You were correct when you stated that the customer asked many times for the bank to provide proof that the bank wire instructions actually came from the customer. Both Mueller and Ruch struggled over that since they were unable to provide proof, since the YUGO Ebanking system didn’t have the proper software to do that. Further, the computer logs were corrupted and log information went missing, which was strange to me and could not be explained. Mueller and Ruch had long discussions about how to respond to the customer and finally Ruch came up with the ridiculous suggestion and told Muller to just tell the customer that the Bank could not provide them with any proof. Mueller agree and wrote a letter to the customer telling them just that.

Muller and Ruch were also struggling over what to do with the customer’s demand that the Bank file a police report. Ruch and Mueller didn’t didn’t want to get the police involved and Ruch commented that they gotten enough bad press when CIC Bank employees stole millions of Swiss Francs from bank customer accounts in Lugano some years ago. So instead they told the customer, whose account was hacked, to file the police report, knowing that the customer lived in another country and didn’t speak either French or German.

I see you discovered  the Lugano incident and the news reports about that thef. Good reporting, since CIC Bank did their best to keep that news buried.  They were largely successful except for the two articles, they must have missed due to the fact that those small newspapers that published those articles.

You need to understand that the Swiss Banks are fully supported and protected by the media, any negative news about Swiss Banks won’t get published until it becomes an international incident or criminal matter.  The news media will do nothing, except perhaps place a courteous call to the bank, informing them that they got a complaint from a bank customer, perhaps in the hope of getting the bank to spend some advertising money with them. 

I was in Ruch’s office when he got a call from a newspaper editor, who said he picked up information via the civil and criminal complaints filed against CIC Swiss Bank.  Mr. Ruch was joking  with the editor and told him there was nothing to it.  However, when he hung up the phone he went into a tirade and was cursing the customer and was also cursing Mr. Kuster, for taking the customers side. Mr. Ruch then screamed that he would get even with the traitor Mr. Kuster.  Ruch was totally out of control and I was quite stunned by his conduct. His face was red and if looks could kill, everyone in that room would be dead.  Ruch was totally irrational and there was no way to reach him. So I just quietly walked out of his office and went back to my office and started contemplating looking for another bank to work for.

Ruch and Muller are terrible managers, have poor judgment, are egotistical and have made numerous bad decisions. That resulted in the bank losing many good customers and millions of Swiss Francs, who the customer took with them when they closed their accounts. I finally couldn’t take the arrogance and incompetence of these two individuals any longer and quit.  I am working for another bank right now and very happy there.  It’s smaller, but it is much more customer friendly and we use the digital key card system for our online Ebanking customers, and we never had an account hacked.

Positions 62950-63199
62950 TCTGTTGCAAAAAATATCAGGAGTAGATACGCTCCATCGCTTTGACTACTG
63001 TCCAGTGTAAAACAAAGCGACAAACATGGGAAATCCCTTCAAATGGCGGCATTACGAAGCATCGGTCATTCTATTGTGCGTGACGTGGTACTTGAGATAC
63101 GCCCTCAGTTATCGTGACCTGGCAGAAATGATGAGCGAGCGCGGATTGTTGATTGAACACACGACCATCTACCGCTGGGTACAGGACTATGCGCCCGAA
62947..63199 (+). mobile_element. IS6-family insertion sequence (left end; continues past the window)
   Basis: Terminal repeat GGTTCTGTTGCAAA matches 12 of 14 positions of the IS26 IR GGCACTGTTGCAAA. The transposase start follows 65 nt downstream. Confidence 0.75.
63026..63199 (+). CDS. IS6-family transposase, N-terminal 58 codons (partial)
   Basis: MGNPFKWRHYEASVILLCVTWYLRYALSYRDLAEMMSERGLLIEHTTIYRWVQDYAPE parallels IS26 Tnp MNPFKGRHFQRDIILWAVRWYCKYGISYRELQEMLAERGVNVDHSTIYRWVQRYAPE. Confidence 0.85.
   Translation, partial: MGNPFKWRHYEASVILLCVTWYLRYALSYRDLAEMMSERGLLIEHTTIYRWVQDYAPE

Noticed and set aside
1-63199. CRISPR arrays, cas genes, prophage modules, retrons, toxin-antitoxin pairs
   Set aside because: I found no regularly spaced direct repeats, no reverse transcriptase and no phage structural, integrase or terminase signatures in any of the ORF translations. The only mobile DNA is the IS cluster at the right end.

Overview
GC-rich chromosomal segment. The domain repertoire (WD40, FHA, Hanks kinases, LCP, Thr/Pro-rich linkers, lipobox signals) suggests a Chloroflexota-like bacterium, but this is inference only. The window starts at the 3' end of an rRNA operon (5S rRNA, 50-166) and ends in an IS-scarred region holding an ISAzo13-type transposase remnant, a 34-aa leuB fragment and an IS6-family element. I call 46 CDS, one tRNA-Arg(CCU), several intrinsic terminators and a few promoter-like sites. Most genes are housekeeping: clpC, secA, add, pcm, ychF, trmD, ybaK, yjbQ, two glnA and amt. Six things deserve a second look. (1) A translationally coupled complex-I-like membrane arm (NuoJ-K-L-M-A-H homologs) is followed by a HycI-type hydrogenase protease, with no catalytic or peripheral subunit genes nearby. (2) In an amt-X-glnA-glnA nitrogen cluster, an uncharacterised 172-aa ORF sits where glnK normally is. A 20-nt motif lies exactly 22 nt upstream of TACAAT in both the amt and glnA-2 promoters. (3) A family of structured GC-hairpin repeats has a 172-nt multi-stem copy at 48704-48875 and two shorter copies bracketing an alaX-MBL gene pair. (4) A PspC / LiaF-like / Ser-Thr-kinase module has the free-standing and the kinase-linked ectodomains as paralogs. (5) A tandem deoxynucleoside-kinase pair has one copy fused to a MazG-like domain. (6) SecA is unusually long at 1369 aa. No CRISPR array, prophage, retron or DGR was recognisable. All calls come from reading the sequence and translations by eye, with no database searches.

CIC Bank is owned by the French Bank, Crédit Mutuel-CIC group headquartered in Paris France. The CEO is Mr. Philippe Vidal, but Mr. Vidal, is not paying attention to what’s going on at CIC Bank Switzerland. CIC Bank France is having their own major problems in dealing with the EURO crisis and has billions at risk in way of loans to Southern European countries. CIC Bank France, is also preoccupied with the European Union breakdown as well as an ongoing investigation against them for money laundering. This is resulting in the lack or proper oversight for CIC Swiss bank operations.  What’s amazing is that Mr. Vidal leaves two incompetent individuals, in the persons of Mueller and Ruch, running bank operations in Switzerland.  It is a recipe for disaster and that's what unfolded as they defend a law suit filed by the bank customer.

Why Mueller and Ruch just didn’t reimburse the customer for their loss, and then fix the security problems, is just un-explainable, un-fathomable and inexcusable.  Both customer and employee relations are terrible at CIC Bank and there is no effective leadership at the top and when something goes wrong they blame others and go into cover-up mode.  Therefore, employees are constantly quitting and  good bank customers are constantly leaving. Mueller and Ruch proceed to run CIC Swiss Bank operations into the ground as Mr. Pillippe Vidal, the Chairman of the Board, sits in his swank office in Paris thinking about how to prevent another Moody’s downgrade. Maybe a good start would be to get rid of his "YUGO" management team at CIC Swiss Bank!

I am confident that the Bank customer will prevail in their law suit against CIC Swiss Bank for all of the above stated reasons and more.

Former CIC Bank Employee

The preceding article is from one of our external contributors. It does not represent the opinion of Benzinga and has not been edited.